Wednesday, August 5, 2009

The Asparagus Series - Episode One: Asparagus Salad with Soy and Wasabi Dressing

We attended a friend’s wedding this weekend. Guess who caught the bouquet?

Tee hee… I don’t think I’ve ever had this many roses at once (the most I’ve ever gotten was a dozen). I love flowers, just looking at them makes me smile.

Now, back to food… It’s August already. Back-to-school commercials are already starting to air on TV. It used to depress me to no end when I was a schoolkid. Heck, it depressed me when I was an undergrad. And when I was a Masters student. And while I was going through my PhD seminars. When/if I become a professor (that’s the plan, but who knows where life will take me?), those commercials will probably continue to depress me, year after year. But this year, for once, I don’t mind as much: because I’ve been taking classes this summer, and will actually be taking my vacation in the fall. I’m desperately looking forward to it.

But wait, I was supposed to write about food… This is a food blog, after all. So, let’s start again: it’s August already. Which means asparagus season is long gone. Fortunately, I have been saving up a few recipes over the past few months, and I have decided that the next few posts will be resolutely asparagus-centric. After all, it wouldn’t be much fun posting about asparagus in the middle of winter, would it?

I hated asparagus as a child. Hated it with a passion. White asparagus was the worst, with its slimy texture and icky colour, but green asparagus wasn’t much better: it smelled funny and tasted bitter to me.

Whenever I proclaimed my dislike of some type of food, my mother would tell me: “Try it, you’ll learn to like it.” She was right about some things: over the years, I learnt to appreciate coffee, red wine, camembert, broccoli, pesto, tzatziki, and probably a few other things. But I never did get over my dislike of endives and Brussels sprouts (a real crime, for a Belgian girl).

However, I did grow to like asparagus. Admittedly, it was a fairly recent change of heart: two summers ago, Laurent’s father made a cold asparagus salad, with loads of olive oil and parmesan. I tasted it out of politeness, and realized that asparagus could actually be quite tasty, under the right circumstances.

Since then, I’ve evolved enough to appreciate asparagus without overwhelmingly strong flavours. I hadn’t realized how often I’ve been eating them until I browsed through my food pictures the other day, and saw all the asparagus-inclusive dishes. Truly, they have become one of my springtime go-to veggies.

So, the first asparagus recipe I wanted to share with you is this wonderful salad with soy and wasabi dressing. I was very intrigued when I came across it, as these are not flavours I would instinctively associate with asparagus. I wasn’t at all sure how the flavours would combine, but they turned out to complement each other very well indeed! I’m finding it very hard to describe the overall taste of this salad, because there are so many strong ingredients in it. You’ll just have to try it out for yourself – if you can still get your hands on some asparagus!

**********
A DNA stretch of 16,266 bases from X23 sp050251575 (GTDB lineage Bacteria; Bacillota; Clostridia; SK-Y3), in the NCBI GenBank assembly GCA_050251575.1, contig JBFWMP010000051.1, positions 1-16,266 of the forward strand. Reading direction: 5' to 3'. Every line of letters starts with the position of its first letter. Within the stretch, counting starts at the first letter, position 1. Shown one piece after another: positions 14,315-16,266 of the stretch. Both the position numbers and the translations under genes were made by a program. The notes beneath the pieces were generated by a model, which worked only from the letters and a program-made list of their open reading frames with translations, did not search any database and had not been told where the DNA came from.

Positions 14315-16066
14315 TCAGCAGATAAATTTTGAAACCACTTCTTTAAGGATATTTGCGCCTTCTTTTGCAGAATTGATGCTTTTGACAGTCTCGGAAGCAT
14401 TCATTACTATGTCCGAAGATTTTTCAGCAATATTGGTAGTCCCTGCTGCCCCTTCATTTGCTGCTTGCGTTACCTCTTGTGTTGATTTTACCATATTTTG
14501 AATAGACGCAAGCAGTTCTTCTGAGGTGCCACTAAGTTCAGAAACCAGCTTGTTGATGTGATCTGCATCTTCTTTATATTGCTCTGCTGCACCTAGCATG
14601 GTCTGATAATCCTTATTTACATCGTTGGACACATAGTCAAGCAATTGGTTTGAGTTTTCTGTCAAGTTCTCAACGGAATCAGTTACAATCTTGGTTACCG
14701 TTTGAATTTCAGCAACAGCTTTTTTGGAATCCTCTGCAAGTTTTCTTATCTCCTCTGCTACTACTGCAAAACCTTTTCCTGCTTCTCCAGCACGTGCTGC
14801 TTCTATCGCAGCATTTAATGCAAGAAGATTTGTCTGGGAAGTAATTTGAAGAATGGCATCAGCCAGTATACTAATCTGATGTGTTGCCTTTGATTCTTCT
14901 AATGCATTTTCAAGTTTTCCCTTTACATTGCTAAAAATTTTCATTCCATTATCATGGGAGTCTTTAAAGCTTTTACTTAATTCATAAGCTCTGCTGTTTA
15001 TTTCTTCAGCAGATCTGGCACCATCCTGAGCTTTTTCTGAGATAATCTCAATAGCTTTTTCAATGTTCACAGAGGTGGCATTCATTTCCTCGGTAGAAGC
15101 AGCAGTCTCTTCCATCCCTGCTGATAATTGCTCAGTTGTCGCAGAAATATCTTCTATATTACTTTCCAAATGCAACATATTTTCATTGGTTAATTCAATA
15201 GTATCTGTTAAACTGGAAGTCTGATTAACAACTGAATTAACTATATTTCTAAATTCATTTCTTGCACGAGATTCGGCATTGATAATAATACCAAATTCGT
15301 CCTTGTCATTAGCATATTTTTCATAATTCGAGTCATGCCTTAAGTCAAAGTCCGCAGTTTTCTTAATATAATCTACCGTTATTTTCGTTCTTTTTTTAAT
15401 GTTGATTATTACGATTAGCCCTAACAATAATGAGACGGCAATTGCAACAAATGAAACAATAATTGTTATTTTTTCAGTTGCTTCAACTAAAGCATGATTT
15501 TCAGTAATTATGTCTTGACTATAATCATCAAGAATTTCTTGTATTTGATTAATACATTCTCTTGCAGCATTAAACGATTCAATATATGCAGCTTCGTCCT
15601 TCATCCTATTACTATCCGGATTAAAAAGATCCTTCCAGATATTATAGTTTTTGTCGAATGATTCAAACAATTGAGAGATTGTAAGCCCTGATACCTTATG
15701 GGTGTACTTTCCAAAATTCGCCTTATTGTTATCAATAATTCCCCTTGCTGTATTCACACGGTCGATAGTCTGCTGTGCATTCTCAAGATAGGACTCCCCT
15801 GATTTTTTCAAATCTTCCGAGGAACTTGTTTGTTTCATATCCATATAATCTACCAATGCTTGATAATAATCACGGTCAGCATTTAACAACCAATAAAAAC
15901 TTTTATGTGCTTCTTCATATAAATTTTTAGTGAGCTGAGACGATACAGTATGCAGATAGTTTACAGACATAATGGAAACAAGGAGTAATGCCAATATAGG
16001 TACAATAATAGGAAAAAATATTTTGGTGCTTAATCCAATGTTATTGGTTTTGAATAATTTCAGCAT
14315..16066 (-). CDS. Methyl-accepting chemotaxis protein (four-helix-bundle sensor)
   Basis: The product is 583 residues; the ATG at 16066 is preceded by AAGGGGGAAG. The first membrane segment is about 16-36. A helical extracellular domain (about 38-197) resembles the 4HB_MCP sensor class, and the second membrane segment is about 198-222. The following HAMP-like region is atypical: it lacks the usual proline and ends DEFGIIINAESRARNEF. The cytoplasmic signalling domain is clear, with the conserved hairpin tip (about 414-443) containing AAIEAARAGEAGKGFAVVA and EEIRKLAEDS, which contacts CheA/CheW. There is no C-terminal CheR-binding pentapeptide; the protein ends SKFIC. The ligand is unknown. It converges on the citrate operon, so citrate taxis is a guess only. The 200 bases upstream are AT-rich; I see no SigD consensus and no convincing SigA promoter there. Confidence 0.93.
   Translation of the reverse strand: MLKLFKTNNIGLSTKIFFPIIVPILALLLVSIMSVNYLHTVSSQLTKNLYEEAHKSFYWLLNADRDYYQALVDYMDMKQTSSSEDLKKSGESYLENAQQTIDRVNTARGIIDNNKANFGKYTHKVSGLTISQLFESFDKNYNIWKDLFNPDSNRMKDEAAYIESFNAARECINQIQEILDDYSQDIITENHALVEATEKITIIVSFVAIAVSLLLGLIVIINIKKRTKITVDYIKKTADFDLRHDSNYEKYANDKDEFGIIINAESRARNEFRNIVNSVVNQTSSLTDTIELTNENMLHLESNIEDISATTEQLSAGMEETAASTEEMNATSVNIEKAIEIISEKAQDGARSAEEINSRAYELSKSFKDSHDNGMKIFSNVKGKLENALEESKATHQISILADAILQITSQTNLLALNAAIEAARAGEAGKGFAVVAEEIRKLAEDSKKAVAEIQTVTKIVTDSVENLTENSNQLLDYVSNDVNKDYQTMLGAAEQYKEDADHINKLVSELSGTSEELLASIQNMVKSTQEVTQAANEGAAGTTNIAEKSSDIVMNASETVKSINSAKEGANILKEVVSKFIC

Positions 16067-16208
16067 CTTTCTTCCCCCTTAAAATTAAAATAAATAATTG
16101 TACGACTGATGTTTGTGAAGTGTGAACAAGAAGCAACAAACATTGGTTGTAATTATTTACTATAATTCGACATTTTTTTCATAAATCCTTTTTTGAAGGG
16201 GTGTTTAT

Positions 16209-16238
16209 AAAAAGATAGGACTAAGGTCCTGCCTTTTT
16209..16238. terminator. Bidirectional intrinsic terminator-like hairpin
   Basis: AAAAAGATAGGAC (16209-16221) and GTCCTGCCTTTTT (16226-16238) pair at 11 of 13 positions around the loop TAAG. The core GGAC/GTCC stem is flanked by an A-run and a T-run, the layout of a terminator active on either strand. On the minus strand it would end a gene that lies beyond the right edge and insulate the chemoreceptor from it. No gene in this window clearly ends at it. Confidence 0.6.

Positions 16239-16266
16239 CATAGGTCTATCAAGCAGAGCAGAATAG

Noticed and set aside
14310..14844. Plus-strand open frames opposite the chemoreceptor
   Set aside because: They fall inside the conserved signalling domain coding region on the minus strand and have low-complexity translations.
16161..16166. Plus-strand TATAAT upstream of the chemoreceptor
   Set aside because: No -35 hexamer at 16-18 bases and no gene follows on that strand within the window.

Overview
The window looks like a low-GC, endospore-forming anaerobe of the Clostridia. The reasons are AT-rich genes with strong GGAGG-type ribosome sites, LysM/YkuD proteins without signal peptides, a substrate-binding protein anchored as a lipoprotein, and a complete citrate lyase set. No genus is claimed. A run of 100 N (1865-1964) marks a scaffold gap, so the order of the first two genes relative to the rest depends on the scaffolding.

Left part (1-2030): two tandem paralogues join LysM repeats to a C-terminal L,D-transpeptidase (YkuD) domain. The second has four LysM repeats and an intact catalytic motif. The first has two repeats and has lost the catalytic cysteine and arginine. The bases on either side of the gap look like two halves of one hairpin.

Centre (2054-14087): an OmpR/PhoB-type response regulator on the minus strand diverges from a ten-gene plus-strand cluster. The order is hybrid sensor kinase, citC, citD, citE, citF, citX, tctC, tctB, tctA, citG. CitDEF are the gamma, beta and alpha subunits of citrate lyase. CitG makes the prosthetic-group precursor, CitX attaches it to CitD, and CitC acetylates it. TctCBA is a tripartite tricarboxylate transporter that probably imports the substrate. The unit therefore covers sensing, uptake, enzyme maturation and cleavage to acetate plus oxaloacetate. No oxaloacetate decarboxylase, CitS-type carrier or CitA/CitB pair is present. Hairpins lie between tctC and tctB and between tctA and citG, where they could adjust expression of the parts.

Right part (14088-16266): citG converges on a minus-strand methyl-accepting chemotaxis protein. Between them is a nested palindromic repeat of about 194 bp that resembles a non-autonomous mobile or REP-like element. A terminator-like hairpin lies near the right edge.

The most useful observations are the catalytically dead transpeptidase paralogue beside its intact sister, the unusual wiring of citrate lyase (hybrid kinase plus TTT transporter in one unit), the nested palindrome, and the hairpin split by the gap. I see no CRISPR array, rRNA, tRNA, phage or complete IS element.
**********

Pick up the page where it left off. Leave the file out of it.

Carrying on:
I tend to not use much oil in my dressings, and to go heavy on the lemon. I’ve toned down the acidity for this recipe, but feel free to play around with the quantities.

Asparagus with Soy and Wasabi Dressing
Slightly modified from Le Cordon Bleu Quick Classics

Serves 2-3

1 bunch fresh green asparagus
1 spring onion
1 tbsp sesame seeds (optional)

For the dressing:
1 tbsp fresh ginger, peeled and grated
2 tbsp soy sauce
The juice of half-a-lemon
1 tsp mild wasabi paste
4 tbsp soy or canola oil

If using the sesame seeds, toast them in a non-stick frying pan over high heat, stirring frequently, for about 2 minutes, until the seeds are browned and fragrant. Transfer to a bowl and reserve.

Trim the asparagus and cut the remaining stems into 4 cm (1 1/2 inch) pieces. Separate the tips from the stems.

Cook the stems in boiling salted water for about 2-3 minutes. Add the tips and cook for another 1-2 minutes, until just tender. Drain, run under cold water, and pat dry.

In a bowl, combine the grated ginger, soy sauce, lemon juice and wasabi. Whisk well, then gradually whisk in the oil.

Thinly slice the onion diagonally and incorporate into the dressing. Toss the asparagus with the dressing, arrange them on a plate and sprinkle with toasted sesame seeds. Serve at room temperature.


  1. Isn't it funny how our tastes change as we grow older? When I was younger, I hated salad dressing. Now, I think: who could NOT like salad dressing? hehe.

  2. Hello, I cannot find an email to reach you at but I am planning a get together of Montreal Food bloggers on Sept 12th, a chance to meet and share our passion. Please get in touch with me for all the details. We are 9 so far worldethnicfood at hot mail dot com, thanks Evelyne